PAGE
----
Religious Right activists in Texas are targeting the state’s social studies standards in a new effort to force their dogma into the public school curriculum.
The Texas State Board of Education is working on appointing a social studies curriculum “expert” panel. According to the Texas Freedom Network (TFN), a group that monitors the Religious Right in the state, notorious “Christian nation” pseudo-historian David Barton is at the top of the list.
Barton is the founder and president of Texas-based WallBuilders, an organization that pushes a fundamentalist version of American history. A graduate of Oral Roberts University, Barton has no academic credentials as a historian, and his historical accounts reflect “Christian nation” propaganda.
Formerly the Texas Republican Party’s vice chairman, Barton argues that separation of church and state is a “myth” and laws should be based on Scripture. He has self published two books outlining his views, as well as a tome arguing that the Supreme Court’s school prayer decisions of the 1960s led to a rise in violence, teen pregnancy, divorce and alcoholism.
Barton has also circulated quotes by historical figures that he was forced to admit later could not be confirmed.
Barton told the Rev. Donald Wildmon’s OneNewsNow that the current Texas history standards are terrible.
“For example, the panel managed to eliminate all references to free enterprise out of our history, social study, government textbooks, and that’s the type of things we find,” Barton said. “The religious bigotry that’s there, preference for secular stuff, ignoring the religious foundations. There’s a mis-description of the types and forms of government that we have. There’s no mention of American exceptionalism – the fact that we are the most successful nation in the history of the world with a government that bears fruit to that.”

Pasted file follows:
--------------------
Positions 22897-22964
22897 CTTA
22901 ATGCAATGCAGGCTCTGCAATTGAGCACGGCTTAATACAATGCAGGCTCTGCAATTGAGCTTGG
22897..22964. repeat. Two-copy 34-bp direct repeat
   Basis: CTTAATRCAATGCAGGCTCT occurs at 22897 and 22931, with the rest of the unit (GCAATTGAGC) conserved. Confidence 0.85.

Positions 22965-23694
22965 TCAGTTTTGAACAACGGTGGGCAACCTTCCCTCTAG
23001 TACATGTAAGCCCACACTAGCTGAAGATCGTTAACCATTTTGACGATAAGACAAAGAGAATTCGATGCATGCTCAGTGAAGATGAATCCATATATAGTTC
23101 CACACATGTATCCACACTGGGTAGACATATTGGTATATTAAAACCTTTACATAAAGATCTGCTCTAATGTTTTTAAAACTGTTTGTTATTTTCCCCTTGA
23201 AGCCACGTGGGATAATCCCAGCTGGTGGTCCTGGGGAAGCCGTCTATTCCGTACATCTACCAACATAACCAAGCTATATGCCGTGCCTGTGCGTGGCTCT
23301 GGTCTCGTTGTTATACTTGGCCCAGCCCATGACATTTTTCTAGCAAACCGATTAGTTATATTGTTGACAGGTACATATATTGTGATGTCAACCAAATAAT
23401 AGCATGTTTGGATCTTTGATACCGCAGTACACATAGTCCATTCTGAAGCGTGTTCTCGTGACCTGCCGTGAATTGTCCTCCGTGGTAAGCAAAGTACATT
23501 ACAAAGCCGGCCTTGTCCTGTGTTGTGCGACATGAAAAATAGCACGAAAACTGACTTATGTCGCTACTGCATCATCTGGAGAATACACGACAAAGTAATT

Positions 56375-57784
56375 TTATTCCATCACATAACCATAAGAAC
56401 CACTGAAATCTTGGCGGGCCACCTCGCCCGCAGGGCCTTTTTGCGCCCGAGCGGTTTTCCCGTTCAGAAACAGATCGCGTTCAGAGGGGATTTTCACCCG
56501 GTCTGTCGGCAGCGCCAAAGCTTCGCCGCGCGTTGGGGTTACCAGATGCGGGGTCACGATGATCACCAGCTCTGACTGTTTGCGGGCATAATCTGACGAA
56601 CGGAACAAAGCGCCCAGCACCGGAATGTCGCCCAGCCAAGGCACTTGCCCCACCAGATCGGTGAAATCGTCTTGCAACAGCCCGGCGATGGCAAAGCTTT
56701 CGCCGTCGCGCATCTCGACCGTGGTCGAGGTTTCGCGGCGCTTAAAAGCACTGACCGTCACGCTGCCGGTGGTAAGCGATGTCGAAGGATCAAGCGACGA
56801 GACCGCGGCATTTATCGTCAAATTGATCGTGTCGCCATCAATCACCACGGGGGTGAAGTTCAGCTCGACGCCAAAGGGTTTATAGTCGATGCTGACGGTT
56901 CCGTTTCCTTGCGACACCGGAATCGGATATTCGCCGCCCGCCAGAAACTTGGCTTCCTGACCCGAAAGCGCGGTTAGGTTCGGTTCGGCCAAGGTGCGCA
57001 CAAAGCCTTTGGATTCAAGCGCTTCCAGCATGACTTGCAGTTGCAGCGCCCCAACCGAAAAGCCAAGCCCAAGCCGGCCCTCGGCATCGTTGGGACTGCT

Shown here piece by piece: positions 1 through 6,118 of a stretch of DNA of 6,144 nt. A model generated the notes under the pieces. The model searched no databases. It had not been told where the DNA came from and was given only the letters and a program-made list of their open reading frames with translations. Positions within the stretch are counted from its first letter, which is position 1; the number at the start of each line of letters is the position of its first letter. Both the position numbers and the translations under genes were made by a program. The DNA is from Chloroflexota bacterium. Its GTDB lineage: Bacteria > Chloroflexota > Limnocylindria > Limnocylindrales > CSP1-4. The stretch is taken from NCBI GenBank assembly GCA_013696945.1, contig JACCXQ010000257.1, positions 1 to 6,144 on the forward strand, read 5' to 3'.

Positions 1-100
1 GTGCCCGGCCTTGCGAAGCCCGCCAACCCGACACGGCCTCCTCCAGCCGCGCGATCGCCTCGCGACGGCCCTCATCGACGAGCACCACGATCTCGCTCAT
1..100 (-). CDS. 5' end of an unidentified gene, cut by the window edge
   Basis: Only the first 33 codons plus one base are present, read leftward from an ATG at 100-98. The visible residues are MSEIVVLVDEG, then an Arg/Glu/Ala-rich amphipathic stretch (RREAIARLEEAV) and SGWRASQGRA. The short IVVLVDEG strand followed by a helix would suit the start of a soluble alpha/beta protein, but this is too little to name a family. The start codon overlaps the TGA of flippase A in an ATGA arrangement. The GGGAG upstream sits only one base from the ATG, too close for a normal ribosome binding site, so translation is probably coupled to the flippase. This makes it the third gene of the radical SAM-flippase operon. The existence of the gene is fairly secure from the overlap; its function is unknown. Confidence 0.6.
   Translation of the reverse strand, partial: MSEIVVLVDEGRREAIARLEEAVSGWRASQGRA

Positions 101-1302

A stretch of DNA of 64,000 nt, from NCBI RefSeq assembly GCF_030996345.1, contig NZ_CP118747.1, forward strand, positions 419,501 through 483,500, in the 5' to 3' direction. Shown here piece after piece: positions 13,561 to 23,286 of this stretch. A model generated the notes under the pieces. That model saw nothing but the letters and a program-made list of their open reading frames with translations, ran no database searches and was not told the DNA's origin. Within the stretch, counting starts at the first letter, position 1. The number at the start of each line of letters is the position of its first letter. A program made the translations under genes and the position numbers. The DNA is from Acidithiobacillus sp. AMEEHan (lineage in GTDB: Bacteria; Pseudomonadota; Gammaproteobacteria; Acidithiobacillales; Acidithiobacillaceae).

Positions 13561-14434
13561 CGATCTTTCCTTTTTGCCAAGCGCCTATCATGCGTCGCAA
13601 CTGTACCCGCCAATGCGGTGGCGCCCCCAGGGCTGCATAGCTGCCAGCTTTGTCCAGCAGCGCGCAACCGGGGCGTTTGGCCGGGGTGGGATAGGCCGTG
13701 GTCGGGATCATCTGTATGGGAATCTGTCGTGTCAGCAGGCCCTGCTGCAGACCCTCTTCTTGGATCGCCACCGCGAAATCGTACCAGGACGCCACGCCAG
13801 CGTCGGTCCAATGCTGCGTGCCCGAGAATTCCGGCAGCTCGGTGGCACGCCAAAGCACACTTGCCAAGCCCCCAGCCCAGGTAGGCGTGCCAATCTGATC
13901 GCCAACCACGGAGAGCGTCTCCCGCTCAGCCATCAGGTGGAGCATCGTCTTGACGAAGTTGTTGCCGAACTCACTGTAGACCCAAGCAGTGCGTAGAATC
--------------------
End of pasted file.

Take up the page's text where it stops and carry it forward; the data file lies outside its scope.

Barton added that he expects outside groups to “holler and scream” about his suggestions.
TFN reports that also slated for the State Board of Education’s “expert” social studies panel is the Rev. Peter Marshall of Peter Marshall Ministries in Massachusetts, who has a seminary degree.
Marshall’s ministry sells Christian-themed instructional materials for homeschoolers. He argues “that it is impossible to restore America to its traditional moral and spiritual foundations unless we recover our original founding vision, and the truth about America’s Christian heritage.”
TFN President Kathy Miller expressed dismay over these possible appointments. “It’s absurd to suggest that Texas universities don’t have accomplished scholars in the field who are more qualified than ideologues who share a narrow political agenda,” Miller said. “What’s next? Rush Limbaugh on the ‘expert’ panel?”
The flap over social studies came just days after the board became the center of controversy as it debated whether to include creationist code language in the state’s new public school science curriculum.
Nearly half of the board’s members are Religious Right allies who aim to use their positions to push creationist concepts in the Texas public school system. After weeks of wrangling, they succeeded in passing a few last-minute amendments that critics say could open the door to creationist concepts in class.
Heading up the board is Don McLeroy, a fundamentalist appointed chairman by Texas Gov. Rick Perry in 2007. McLeroy has made it clear he does not care what scientists have to say about evolution or any other scientific topic.
But McLeroy may have overstepped with his creationism crusade. Some Senate leaders were angry over the flap and the image it gave Texas. McLeroy’s confirmation as chairman seems likely to fail.
“You’ve created a hornet’s nest like I’ve never seen here,” said State Sen. Eliot Shapleigh to McLeroy during Senate hearings. “You have a point of view, and you’re using this bully pulpit to take the rest of the state there.”